When considering Frank Lloyd Wright’s opus, it’s hard not to be overloaded with iconic works. The prolific and widely revered designer had his hands in nearly every aspect of a project, from plants in the garden to the interior furniture. However, one aspect of design he never got around to, but arguably had a sense for, was fashion (don’t worry, Frank, your capes and pork pie hats did not go unnoticed).

Opening Ceremony

Taking care of that missing component is Opening Ceremony’s Spring/Summer collection, named “The Living City,” which debuted this past week at New York Fashion Week. The New York–based fashion house, founded by friends Carol Lim and Humberto Leon, created neutral-toned clothing that included tight, basket weave dresses, long lightweight coats, trouser pants, and silk tops with Bonsai trees, which refers to his avid Japanese art collection. Golden, orb-like pendants also showed up regularly, either near the collar or along a button-down shirt, perhaps alluding to the boleros and bow-ties Wright wore.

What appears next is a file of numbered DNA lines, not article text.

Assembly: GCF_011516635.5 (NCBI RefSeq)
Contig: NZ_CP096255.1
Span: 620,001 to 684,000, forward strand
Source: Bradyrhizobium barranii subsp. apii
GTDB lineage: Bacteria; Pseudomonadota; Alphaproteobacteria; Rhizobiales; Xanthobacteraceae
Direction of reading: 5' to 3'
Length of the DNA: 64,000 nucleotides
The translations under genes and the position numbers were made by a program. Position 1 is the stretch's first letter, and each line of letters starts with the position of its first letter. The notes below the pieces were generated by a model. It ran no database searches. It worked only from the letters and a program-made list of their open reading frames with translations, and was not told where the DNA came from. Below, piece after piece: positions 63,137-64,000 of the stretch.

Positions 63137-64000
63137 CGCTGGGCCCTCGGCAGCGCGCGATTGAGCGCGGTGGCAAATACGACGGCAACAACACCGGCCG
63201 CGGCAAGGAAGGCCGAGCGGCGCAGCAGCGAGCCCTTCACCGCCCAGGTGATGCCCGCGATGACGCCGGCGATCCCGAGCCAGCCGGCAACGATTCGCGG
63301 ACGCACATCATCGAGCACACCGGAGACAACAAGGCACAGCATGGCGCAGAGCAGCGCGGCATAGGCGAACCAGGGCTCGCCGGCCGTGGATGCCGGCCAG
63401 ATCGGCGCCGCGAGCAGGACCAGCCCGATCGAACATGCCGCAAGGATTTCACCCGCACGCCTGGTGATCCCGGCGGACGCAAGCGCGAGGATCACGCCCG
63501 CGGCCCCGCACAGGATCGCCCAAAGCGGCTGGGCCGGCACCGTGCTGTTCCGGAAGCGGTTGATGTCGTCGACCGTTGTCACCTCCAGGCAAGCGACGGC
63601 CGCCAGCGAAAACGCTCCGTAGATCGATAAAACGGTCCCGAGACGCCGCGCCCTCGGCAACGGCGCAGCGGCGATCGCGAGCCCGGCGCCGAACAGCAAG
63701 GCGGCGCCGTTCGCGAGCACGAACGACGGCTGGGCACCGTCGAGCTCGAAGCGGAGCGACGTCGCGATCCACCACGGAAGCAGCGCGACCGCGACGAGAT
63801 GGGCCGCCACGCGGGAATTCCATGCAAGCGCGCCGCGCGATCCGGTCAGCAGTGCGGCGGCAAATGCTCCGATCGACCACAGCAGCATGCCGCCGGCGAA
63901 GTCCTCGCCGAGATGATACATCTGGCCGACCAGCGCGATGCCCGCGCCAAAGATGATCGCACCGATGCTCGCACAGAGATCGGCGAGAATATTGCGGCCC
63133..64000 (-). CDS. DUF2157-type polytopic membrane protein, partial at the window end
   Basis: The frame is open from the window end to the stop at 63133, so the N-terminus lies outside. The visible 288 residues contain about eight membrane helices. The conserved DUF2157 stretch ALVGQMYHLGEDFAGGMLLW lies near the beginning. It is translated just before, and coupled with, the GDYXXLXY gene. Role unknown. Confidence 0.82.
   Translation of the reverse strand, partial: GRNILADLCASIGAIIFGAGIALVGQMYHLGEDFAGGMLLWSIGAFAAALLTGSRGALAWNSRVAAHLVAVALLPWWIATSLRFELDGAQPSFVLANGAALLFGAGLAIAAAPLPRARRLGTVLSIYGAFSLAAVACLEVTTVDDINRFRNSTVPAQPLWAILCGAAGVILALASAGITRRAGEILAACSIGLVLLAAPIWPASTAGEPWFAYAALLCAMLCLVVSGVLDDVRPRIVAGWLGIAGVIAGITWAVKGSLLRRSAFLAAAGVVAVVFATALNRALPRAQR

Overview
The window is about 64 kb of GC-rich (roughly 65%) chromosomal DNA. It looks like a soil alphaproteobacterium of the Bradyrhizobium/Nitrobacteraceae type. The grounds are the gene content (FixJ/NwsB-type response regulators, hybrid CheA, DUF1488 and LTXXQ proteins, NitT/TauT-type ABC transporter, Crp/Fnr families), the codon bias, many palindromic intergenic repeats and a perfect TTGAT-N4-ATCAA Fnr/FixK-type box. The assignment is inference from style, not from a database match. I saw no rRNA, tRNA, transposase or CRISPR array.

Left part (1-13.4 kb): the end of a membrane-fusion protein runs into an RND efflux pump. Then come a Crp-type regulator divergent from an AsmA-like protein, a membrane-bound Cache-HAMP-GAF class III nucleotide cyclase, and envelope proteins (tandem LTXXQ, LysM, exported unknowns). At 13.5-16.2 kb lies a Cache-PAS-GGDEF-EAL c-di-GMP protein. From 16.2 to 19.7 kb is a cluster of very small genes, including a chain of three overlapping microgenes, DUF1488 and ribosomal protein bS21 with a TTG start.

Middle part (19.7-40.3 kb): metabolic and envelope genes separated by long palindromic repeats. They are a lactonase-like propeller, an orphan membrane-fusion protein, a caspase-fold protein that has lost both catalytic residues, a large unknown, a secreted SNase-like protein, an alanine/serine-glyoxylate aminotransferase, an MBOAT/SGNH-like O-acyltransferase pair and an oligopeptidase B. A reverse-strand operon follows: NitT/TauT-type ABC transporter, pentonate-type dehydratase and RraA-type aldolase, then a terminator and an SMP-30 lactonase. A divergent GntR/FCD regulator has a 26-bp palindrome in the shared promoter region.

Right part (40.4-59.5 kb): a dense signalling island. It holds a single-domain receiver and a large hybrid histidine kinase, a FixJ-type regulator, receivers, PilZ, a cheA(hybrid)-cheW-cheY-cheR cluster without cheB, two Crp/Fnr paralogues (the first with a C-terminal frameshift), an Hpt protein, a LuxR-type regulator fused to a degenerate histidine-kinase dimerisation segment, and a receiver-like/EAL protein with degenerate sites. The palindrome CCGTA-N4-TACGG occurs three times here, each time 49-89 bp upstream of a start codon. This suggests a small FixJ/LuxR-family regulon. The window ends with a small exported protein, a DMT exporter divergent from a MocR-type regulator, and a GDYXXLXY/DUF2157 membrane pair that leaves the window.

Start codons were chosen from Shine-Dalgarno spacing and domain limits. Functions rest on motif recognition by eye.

Inspired by the concept of a dream home, the founders looked to Wright’s ability to “harmonize” a site “with its natural surroundings,” as the letter on its site puts it. In the middle of the encompassing runway was a live garden set, referencing to how he often included a central garden area in the design of his Usonian homes. After the show is over, all the plants were donated to Edible Schoolyard NYC, a nonprofit located in Brooklyn, N.Y., that develops gardens and kitchen classrooms in public schools.

Wright is also known for designing stain glass chandeliers, like in his Avery Coonley Playhouse in Illinois, and stucco arches, similar to the Hollyhock House or the Ennis House, both located in Los Feliz, Calif.

At the end of the show, spectators were surprised with a performance by New York City Ballet dancers that were intermixed with the models, choreographed by Justin Peck